Event managers are finding it increasingly difficult to secure sponsors and to keep them engaged in providing much-needed financial and in-kind supports. Something needs to change. It is time to bury the old idea of developing one-size-fits-all programs that beautifully outline our event’s Platinum, Gold and Silver sponsorship levels. These packages are still being heavily relied upon to secure revenue to help sustain our events. There is a better way.
During a panel session of sponsorship buyers at a recent conference, a marketing executive for a Fortune 500 company indicated that he doesn’t even consider engaging in these types of programs. The other buyers on the panel were quick to agree and indicated they all place these event sponsorship packages in the trash where they belong.
So what is the problem with these programs? For one, these programs tend to be very event-centric without taking into consideration the specific needs of the potential sponsor. A one-size-fits-all event sponsorship program cannot be effective in delivering value to a sponsor in today’s economy where every marketing dollar is being scrutinized. We have to understand that event sponsorship is a business transaction and must generate a positive return on the sponsor’s investment. If it doesn’t, then it will viewed less as marketing and more as a donation or philanthropy.
The key to event sponsorship programs
The key is to make our sponsorship programs sponsor-centric and to give greater consideration to their marketing and investment needs. When we open a dialogue with potential sponsors, we will quickly understand that they are looking for long-term relationships and are ready to invest in the right opportunities. Our job is to identify the right sponsors for our event, customize the right program that meets their goals and objectives, and help prove the value in their investment.
How do we do that? The sponsorship industry has seen major change in the past decade. It has developed into a structured industry with a defined methodology for managing sponsorship programs. Sponsorship professionals build programs by following these steps:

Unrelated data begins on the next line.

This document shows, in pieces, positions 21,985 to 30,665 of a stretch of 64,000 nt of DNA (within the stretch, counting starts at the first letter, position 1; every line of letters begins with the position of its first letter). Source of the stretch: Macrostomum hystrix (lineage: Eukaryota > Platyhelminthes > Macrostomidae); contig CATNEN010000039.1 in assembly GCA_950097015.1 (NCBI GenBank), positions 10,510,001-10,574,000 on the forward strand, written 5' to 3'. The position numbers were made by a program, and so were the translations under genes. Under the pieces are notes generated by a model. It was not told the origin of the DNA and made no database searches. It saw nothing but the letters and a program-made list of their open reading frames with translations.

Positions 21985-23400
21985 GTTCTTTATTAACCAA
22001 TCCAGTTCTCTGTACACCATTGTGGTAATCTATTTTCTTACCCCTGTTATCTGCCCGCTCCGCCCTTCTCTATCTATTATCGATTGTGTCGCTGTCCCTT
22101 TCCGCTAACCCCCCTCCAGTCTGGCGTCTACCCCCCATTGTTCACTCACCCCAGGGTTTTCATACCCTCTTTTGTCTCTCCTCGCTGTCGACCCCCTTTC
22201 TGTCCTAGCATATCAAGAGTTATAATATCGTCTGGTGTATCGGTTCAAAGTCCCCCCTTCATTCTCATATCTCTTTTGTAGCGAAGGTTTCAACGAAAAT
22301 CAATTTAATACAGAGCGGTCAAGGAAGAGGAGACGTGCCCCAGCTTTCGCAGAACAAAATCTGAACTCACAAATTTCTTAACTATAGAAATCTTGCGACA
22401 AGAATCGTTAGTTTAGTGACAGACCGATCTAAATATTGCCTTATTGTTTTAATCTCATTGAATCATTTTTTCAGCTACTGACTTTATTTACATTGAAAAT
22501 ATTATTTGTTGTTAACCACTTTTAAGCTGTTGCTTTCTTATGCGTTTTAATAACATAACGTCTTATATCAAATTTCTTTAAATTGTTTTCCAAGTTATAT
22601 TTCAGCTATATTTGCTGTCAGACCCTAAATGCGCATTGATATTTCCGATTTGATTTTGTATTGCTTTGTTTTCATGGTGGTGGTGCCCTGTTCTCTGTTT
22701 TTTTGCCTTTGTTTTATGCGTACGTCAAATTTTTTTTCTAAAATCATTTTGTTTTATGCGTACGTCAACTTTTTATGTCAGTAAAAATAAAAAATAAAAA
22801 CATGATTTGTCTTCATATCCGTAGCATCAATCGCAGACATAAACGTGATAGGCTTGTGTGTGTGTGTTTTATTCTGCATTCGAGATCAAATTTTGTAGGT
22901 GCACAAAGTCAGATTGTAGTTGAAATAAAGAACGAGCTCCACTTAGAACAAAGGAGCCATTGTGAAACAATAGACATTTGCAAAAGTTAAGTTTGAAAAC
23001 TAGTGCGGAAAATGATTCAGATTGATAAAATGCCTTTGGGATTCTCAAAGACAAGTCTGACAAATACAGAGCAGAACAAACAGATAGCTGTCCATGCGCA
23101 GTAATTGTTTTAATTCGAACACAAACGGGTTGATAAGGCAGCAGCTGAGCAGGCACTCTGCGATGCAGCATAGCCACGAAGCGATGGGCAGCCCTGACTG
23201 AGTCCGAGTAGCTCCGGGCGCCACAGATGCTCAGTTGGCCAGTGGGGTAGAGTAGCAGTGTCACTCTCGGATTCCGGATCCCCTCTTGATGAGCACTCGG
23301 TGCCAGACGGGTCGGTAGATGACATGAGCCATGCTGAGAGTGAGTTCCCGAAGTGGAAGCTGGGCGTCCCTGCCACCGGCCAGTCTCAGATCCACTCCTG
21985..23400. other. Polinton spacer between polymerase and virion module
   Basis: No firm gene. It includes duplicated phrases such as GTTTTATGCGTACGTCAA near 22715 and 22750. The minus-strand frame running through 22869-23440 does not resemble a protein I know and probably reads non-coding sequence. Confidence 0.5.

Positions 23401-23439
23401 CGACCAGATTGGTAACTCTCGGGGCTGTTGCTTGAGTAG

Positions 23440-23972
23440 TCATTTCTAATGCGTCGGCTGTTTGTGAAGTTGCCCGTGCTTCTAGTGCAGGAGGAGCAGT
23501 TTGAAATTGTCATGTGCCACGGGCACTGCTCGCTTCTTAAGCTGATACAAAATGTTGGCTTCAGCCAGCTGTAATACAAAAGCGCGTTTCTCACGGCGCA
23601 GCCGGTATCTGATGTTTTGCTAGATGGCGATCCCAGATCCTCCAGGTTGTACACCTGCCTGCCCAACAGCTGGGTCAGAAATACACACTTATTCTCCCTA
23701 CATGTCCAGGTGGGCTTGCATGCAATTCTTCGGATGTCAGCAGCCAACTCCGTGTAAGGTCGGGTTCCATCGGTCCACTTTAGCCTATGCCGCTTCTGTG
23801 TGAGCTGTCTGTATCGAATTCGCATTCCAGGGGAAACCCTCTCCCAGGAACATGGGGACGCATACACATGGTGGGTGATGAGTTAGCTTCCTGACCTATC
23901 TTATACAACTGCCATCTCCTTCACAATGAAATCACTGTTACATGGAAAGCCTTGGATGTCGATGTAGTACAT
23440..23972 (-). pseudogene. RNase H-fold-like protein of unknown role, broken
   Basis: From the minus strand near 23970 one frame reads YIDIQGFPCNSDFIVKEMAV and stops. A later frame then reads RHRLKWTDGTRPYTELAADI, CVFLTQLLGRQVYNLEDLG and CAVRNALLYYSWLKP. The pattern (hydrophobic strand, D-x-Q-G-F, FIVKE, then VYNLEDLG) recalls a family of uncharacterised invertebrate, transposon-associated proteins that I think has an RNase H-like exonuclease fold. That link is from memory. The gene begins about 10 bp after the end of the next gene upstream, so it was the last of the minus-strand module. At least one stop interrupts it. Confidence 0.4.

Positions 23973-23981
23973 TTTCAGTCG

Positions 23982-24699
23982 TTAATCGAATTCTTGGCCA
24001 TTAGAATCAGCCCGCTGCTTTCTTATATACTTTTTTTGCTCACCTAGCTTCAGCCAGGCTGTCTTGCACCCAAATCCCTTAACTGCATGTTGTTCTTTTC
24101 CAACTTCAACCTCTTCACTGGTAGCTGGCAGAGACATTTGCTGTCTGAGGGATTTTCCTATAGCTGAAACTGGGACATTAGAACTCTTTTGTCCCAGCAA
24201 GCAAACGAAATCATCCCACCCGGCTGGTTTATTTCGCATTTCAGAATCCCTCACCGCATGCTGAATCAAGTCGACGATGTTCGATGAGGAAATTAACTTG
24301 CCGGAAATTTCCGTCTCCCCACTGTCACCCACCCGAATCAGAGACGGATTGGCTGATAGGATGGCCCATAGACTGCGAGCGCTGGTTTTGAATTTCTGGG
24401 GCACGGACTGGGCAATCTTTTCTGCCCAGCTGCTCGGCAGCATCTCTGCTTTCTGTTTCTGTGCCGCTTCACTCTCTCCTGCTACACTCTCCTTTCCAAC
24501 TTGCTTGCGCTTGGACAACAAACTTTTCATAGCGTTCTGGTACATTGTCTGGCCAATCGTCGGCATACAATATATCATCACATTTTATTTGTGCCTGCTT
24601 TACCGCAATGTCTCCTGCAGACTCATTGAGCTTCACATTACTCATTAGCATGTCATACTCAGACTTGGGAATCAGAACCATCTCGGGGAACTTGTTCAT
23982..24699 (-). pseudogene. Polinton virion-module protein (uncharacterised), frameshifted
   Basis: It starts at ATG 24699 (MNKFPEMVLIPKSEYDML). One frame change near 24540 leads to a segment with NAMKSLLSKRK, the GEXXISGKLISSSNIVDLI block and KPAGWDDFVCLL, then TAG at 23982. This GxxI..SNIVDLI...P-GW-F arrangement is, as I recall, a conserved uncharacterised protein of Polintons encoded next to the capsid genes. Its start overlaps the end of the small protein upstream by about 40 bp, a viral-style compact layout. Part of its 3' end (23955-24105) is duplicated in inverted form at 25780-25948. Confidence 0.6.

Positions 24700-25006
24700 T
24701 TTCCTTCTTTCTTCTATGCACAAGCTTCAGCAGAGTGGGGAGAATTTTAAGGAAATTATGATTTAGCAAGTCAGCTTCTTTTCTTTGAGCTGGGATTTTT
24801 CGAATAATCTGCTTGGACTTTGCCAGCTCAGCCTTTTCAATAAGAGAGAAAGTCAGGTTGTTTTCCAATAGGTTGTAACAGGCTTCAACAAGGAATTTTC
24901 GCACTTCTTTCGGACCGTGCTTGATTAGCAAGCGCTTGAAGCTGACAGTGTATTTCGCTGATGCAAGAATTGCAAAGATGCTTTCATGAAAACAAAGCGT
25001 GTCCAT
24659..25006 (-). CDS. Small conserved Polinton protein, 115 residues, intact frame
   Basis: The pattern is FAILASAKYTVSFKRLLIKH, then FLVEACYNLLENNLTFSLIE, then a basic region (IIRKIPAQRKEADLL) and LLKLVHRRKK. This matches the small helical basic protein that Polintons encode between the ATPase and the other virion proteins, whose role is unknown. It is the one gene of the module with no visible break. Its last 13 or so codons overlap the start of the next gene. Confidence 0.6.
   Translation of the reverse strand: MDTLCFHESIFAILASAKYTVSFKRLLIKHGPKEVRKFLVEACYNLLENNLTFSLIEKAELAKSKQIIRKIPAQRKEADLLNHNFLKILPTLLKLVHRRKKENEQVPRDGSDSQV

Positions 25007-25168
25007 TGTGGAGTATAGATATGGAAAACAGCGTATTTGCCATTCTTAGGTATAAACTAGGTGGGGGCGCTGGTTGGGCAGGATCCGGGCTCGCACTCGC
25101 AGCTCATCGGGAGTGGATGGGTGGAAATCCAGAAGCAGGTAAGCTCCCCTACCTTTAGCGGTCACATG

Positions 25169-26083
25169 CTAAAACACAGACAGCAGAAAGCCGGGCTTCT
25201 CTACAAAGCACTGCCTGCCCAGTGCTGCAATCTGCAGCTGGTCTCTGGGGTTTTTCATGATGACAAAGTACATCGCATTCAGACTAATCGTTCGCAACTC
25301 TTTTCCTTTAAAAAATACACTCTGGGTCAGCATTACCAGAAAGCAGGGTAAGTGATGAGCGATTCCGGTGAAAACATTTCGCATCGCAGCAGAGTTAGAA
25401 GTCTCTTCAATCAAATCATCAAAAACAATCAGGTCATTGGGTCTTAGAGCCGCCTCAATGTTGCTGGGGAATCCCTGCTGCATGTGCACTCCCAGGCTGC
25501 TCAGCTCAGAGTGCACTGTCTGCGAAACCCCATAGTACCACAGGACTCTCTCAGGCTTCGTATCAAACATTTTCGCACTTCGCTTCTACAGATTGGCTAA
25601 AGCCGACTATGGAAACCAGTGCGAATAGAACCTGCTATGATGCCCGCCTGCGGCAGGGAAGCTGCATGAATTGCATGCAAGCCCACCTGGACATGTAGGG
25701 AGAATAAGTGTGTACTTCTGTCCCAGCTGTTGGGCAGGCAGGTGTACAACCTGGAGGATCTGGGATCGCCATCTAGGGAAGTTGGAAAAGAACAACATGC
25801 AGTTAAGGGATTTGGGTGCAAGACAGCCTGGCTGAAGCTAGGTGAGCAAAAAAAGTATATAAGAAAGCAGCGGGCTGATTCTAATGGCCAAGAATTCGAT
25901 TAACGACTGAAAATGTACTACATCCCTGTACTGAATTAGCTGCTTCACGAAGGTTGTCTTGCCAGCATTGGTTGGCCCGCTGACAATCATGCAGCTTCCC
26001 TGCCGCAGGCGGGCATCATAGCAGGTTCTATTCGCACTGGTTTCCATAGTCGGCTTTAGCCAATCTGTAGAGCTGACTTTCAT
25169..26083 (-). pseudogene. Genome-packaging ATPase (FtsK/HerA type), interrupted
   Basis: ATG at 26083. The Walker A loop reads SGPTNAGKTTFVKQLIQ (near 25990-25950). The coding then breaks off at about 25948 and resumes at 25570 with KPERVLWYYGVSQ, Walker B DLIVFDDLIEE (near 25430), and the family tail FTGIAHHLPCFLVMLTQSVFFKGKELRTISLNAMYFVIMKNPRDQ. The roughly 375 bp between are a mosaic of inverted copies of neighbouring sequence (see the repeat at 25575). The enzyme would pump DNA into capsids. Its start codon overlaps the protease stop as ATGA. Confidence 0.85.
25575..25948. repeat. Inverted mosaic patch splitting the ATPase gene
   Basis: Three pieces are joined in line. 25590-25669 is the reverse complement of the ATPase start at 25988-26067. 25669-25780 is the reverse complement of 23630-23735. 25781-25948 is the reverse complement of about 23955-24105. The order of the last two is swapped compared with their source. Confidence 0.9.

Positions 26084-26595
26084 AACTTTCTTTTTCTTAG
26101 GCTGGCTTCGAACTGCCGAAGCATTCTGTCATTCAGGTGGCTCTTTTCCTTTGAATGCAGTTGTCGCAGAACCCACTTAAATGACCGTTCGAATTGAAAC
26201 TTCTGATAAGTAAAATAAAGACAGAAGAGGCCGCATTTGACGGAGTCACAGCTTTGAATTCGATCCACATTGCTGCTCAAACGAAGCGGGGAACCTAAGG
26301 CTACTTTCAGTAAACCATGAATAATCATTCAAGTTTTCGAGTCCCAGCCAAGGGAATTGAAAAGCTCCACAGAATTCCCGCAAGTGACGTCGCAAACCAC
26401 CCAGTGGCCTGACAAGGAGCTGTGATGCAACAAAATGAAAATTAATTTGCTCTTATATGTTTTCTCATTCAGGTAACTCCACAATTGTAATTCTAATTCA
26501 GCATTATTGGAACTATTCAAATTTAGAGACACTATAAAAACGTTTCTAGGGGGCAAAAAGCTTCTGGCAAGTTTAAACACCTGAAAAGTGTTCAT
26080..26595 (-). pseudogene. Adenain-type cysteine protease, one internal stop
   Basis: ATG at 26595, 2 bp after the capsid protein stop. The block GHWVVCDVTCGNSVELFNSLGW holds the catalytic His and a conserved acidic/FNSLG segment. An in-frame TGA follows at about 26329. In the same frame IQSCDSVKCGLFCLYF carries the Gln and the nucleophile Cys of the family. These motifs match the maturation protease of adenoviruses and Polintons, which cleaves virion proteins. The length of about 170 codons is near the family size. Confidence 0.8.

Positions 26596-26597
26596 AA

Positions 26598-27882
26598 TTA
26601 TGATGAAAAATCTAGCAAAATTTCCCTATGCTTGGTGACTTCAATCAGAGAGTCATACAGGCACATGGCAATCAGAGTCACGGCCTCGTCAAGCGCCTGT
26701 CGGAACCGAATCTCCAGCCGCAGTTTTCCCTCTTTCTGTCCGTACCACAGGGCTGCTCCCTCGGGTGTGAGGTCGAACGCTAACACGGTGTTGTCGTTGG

- Inventory and valuation – Every event has physical and non-physical assets or benefits that sponsorship buyers have an interest in. We need to catalogue these assets and individually determine their market value. We need to do some research to gain an understanding of what value to apply to each asset.
- Prospecting – We need to research and build a database of potential sponsors. When we understand our attendee demographics, we can determine what type of companies will have an interest in gaining exposure to them. Qualified sponsors will also have business goals and objectives that align with our event.
- Discovery – We need to take time to meet with prospects and begin building relationships. Our goal should not be to educate them about our event, but to learn about their business goals and objectives, the opportunities they are looking for, and the outcomes they expect from their sponsorship marketing investments.
- Custom proposals – We will utilize our inventory list and what we learned from discovery to develop a customized proposal for each potential event sponsor. Our proposal will focus on the sponsor outlining the benefits being afforded to them. It builds a business case describing how their investment supports their business goals and objectives.
- Activation – Once a company has invested in our event, they receive the agreed upon benefits which may include the right to conduct additional marketing activities to further leverage their sponsorship. We must work with our sponsors to ensure they take full advantage of the rights and benefits afforded in their contract.
- Fulfillment management – We need to ensure that the benefits promised to our sponsors are fulfilled. Not only do we have to work to deliver on our promises, we also need to provide our sponsors with a post-event fulfillment report. This report outlines what benefits were committed to and describes how each was achieved.
The following resources will help you learn more and begin developing a more effective event sponsorship program. These conferences and publications are all Canadian resources.